EFL LESSON PLANNING AND TEACHING UNDER THE PERSPECTIVE OF UNIVERSAL DESIGN FOR LEARNING: THE CASE STUDY OF “THE HAPPY PRINCE”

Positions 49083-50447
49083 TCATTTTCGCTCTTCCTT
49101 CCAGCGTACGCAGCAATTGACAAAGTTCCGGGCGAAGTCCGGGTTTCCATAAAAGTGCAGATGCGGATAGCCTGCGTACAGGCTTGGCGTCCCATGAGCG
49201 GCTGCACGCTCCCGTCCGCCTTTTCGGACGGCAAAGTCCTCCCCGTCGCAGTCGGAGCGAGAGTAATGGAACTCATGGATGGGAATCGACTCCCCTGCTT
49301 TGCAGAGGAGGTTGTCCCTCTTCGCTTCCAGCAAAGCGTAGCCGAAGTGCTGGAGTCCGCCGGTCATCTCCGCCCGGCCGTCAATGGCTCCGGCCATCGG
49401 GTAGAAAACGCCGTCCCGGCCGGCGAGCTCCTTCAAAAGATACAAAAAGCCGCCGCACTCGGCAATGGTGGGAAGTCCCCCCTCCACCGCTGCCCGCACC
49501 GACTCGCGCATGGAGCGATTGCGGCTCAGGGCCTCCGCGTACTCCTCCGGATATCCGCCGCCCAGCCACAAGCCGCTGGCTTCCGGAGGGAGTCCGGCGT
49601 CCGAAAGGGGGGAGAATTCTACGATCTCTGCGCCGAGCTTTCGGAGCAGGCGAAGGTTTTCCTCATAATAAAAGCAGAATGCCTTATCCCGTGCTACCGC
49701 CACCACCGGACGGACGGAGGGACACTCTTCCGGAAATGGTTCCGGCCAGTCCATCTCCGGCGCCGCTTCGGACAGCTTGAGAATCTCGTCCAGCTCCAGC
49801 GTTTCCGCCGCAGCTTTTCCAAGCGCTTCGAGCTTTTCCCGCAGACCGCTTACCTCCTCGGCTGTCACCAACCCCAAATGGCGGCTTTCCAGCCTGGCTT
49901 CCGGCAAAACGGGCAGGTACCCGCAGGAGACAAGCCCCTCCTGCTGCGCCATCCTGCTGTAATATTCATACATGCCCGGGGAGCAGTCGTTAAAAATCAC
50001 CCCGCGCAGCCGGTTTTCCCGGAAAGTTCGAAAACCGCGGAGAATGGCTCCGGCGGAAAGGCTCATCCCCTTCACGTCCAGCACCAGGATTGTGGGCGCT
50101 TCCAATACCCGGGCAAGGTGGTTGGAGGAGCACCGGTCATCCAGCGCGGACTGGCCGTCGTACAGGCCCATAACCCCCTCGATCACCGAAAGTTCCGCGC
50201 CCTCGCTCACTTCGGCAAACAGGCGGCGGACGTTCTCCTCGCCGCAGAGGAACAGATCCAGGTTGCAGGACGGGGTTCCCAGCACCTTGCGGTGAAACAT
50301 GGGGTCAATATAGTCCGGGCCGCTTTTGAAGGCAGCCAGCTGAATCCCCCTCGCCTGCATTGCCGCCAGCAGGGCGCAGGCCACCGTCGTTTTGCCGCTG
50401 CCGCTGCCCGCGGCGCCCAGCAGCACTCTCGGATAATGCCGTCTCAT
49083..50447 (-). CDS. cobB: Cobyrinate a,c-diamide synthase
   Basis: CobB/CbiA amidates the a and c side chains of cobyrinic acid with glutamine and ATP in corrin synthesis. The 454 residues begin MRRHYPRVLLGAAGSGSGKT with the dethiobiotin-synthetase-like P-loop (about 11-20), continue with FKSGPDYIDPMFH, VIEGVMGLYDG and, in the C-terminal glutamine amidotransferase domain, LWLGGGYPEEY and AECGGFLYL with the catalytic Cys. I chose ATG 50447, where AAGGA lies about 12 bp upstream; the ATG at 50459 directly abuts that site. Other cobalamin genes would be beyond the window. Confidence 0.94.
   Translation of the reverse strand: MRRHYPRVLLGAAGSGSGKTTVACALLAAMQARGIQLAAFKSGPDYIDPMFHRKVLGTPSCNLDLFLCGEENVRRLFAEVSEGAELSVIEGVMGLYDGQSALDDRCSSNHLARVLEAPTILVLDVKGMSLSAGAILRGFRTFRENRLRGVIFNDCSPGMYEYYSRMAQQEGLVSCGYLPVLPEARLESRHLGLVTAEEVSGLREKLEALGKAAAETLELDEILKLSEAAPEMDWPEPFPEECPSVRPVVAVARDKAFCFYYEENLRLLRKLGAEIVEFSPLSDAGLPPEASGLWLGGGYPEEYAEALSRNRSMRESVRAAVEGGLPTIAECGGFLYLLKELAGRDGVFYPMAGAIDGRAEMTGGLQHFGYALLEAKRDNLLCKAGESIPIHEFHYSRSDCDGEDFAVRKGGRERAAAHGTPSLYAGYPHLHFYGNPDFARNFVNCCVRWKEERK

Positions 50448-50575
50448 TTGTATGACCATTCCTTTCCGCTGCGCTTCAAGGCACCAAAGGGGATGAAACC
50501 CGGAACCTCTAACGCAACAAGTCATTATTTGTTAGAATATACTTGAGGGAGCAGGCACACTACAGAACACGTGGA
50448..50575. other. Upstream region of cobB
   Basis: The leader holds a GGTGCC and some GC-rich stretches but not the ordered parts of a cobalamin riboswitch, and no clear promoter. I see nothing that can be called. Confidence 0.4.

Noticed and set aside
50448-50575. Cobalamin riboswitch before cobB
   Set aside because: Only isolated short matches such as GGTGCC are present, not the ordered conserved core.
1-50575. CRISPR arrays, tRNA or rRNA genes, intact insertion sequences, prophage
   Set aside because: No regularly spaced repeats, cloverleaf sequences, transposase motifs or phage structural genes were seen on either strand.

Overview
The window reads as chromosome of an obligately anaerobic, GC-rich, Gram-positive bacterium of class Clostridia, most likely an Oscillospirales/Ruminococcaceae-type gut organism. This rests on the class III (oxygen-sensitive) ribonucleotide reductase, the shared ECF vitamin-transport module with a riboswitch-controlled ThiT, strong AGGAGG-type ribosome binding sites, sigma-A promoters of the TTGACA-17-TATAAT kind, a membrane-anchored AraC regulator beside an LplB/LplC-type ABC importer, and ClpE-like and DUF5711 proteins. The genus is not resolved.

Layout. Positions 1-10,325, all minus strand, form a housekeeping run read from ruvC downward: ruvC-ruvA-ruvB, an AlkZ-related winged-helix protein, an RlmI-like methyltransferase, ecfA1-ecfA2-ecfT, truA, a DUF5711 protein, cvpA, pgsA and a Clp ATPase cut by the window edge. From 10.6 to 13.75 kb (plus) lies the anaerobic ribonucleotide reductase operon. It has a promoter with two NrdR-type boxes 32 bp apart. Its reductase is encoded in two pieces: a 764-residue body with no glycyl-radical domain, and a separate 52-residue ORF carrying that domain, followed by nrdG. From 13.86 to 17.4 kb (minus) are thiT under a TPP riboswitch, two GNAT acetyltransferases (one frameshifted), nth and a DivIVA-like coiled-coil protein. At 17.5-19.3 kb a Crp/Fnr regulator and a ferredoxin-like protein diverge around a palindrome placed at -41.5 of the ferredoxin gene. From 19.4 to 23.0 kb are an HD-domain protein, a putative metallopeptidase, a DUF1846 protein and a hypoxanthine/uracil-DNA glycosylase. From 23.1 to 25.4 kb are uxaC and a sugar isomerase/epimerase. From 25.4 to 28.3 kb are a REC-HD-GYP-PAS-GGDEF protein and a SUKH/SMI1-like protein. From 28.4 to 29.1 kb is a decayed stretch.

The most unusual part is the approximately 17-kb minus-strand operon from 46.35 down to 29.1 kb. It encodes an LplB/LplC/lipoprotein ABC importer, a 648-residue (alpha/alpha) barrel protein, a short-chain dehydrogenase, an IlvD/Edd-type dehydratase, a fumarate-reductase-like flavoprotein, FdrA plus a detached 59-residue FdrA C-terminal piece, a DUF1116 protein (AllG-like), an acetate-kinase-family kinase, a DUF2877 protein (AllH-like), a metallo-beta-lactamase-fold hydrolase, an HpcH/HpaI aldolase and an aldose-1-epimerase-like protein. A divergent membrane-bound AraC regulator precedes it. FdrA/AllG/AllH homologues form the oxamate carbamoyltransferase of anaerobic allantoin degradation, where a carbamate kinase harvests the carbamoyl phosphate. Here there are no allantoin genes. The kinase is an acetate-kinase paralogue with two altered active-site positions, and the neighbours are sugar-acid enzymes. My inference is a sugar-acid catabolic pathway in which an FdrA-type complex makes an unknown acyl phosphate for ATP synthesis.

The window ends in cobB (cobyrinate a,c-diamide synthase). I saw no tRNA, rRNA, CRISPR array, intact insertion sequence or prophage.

This study focuses on designing and implementing an EFL (English as a Foreign Language) lesson based on the principles of Universal Design for Learning (UDL). Since education should be interconnected with learning challenges and opportunities, the “one-size-fits-all” curriculum approach is no longer effective as it does not address the diversity of pupils’ interests, strengths and weaknesses. The UDL provides flexibility in the ways information is presented, in the ways students respond and demonstrate knowledge and in the ways students are engaged. Designing lessons under the UDL principles could provide support and challenges for all students regardless of their learning readiness, interests or profiles. In the present lesson plan pupil diversity was considered as an important issue during learning and the whole class was encouraged to learn and express themselves in differentiated ways. The lesson plan presented was part of a cross curricular topic on Language, Literature and Social studies and was part of the well-known story of "The Happy Prince" by Oscar Wilde. Participants were 20 sixth grade pupils in a primary school of Athens in Greece. The lesson plan is presented according to the principles of UDL and could be considered as an example for pupils who are provided with opportunities to learn in various ways. Discussions with the EFL teacher before and after the implementation of the lesson as well as classroom observation were used as tools for categorizing stages of the lesson plan and the implementation in the class under the UDL principles. Assessment of the lesson plan was provided by the pupils’ responses on it and their portfolios which included worksheets and opinions. Pupils reported their excitement about this lesson and from the observation data they appeared to be actively involved in the learning process. Pupils also asked the teacher to repeat similar teaching activities because they found them very interesting. The present study contributes to the growing literature on designing lessons based on the UDL model.